The ‘solver’ entrepreneur sees creating a successful business as a means to the end of making the world a better place. A typical example of this breed will study industrial design or some form of engineering at university. It will be there that they have become fascinated by a problem – perhaps a failing in an aspect of public service, or a lack of product sustainability or flexibility - which they think they can solve. When they talk about their business they are eloquent about the need they think they can meet and fiercely proud of the product they have designed. It isn’t that they don’t want to make money or even that they aren’t commercially savvy, but their conviction about their product means they see the question of creating a profitable business as one of ‘how’ not ‘whether’. The idea that having a clever, functional product isn’t the same as having one which will turn a profit is sometimes too hard for them to accept.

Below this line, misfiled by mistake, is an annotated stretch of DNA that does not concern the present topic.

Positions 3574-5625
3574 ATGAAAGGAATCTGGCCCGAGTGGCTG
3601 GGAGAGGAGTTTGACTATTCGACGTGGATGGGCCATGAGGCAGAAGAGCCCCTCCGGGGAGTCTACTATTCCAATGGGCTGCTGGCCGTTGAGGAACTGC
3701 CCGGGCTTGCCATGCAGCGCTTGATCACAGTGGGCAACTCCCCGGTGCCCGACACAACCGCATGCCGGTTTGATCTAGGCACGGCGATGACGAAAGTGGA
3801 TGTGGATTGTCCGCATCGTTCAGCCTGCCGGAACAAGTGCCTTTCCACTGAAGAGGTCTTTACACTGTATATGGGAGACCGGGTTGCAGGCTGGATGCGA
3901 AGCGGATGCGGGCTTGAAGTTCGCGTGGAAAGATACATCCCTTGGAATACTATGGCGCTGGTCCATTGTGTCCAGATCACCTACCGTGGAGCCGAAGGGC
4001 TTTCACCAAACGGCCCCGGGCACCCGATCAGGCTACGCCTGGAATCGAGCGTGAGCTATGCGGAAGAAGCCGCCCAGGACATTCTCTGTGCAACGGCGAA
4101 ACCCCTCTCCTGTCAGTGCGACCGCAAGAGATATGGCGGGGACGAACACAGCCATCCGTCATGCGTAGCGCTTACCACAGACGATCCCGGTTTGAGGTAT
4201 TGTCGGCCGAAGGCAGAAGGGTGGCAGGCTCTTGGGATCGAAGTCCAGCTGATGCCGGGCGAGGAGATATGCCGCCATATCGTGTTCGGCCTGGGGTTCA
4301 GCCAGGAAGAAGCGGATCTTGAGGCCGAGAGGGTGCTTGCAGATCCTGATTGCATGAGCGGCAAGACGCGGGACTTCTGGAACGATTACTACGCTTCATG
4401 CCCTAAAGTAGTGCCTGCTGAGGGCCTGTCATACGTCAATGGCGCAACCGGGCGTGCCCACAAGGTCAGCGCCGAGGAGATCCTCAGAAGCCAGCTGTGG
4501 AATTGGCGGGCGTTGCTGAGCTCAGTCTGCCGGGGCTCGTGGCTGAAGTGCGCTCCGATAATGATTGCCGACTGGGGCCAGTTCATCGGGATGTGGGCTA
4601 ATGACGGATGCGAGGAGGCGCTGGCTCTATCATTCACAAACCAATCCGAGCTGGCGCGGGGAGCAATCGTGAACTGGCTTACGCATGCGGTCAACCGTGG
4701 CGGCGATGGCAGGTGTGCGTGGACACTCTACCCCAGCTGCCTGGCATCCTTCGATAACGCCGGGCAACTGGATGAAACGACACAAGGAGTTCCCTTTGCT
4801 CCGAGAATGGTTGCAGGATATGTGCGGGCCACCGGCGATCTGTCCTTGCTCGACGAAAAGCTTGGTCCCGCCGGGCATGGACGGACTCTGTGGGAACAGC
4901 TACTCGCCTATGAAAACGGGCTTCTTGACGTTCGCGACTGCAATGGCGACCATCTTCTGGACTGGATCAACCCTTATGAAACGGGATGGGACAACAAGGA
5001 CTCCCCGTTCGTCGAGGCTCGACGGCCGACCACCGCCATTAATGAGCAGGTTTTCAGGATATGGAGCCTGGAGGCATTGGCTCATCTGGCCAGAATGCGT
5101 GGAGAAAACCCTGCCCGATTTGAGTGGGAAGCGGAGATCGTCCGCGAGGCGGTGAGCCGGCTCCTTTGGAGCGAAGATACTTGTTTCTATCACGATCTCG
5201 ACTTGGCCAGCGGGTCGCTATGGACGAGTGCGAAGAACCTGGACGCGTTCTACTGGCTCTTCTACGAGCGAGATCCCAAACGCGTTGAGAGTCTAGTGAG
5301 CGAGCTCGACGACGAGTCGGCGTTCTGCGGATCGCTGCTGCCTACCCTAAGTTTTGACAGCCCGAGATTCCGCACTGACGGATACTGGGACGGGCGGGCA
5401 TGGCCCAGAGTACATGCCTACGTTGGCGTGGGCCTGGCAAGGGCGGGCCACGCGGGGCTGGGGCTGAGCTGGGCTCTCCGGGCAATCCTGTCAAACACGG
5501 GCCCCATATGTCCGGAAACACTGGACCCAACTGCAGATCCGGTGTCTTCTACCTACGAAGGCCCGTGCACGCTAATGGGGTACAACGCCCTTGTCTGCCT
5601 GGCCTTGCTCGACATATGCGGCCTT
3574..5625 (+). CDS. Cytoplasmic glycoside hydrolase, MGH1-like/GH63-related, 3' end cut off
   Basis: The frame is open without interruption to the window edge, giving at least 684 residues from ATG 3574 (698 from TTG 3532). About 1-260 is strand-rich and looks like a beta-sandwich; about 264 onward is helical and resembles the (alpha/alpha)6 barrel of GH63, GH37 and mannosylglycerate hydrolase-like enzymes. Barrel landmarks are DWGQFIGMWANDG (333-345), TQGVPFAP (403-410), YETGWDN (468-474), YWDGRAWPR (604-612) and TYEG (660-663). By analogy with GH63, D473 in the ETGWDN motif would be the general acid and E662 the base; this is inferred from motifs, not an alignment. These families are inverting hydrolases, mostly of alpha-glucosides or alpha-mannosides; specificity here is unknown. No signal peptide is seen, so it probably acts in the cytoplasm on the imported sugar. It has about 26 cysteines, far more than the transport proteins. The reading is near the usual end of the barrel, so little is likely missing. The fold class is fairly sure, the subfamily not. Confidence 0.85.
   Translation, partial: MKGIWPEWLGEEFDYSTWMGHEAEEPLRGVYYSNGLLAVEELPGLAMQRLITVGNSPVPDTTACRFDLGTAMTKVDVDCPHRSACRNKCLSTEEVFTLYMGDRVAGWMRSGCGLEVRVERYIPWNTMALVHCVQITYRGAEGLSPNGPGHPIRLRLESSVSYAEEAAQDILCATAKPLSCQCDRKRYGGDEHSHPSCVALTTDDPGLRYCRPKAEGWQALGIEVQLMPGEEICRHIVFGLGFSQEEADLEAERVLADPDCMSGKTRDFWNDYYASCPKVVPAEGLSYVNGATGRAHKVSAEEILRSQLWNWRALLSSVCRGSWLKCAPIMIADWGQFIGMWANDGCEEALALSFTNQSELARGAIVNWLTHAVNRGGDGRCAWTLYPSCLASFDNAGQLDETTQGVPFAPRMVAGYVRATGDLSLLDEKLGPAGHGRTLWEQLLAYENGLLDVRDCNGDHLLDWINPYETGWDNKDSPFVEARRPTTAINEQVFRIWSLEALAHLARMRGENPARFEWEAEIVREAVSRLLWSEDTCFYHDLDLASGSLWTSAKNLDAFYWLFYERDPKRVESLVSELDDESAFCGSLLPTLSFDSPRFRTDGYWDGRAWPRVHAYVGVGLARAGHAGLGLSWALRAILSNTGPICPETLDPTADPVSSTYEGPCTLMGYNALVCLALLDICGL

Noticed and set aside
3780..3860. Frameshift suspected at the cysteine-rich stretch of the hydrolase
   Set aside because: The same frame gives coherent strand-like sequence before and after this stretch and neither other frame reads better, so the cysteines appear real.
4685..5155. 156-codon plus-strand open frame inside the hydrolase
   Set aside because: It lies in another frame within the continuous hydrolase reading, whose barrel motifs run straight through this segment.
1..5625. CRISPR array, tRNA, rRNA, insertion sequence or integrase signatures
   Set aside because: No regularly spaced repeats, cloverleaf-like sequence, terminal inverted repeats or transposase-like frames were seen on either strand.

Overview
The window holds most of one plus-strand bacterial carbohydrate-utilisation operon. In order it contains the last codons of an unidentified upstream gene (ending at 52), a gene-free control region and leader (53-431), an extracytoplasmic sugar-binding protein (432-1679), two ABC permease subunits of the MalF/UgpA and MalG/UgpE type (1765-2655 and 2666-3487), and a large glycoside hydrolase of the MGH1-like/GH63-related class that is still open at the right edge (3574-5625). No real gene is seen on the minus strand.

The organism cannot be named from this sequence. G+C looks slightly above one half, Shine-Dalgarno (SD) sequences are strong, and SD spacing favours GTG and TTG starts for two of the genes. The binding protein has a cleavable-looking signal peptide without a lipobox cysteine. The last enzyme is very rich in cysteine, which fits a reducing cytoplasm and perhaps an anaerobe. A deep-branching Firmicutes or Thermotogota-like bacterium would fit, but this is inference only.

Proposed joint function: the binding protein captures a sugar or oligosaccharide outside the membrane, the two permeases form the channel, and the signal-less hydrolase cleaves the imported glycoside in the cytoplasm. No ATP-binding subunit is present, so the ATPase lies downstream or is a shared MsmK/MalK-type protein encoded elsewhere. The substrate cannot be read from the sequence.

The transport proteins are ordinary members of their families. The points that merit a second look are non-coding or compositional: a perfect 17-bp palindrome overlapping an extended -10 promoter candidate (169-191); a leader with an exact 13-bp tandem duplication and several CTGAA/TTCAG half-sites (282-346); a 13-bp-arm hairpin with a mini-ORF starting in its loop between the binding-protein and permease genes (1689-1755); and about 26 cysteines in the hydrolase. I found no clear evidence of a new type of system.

The ‘visionary’ isn’t focussed on solving a current problem - they believe they have an idea which meets a desire which the public may not even know they have. I suspect these entrepreneurs – who will often be very creative thinkers - are the most challenging to investors. Because they are trying to create a new desire or surface a latent demand, their proposition is by its nature speculative. We can all think of products which created a desire which we hadn’t known we had, from the Walkman and ipod to the modern coffee shop, but for every one of these there are a thousand ideas that foundered, or limp on in the small ads or innovations catalogues; a supply searching for a demand.
Of course, these three categories are not mutually exclusive. Of the eight competitors interviewed yesterday six fitted pretty neatly into one or another but the other two were difficult to classify.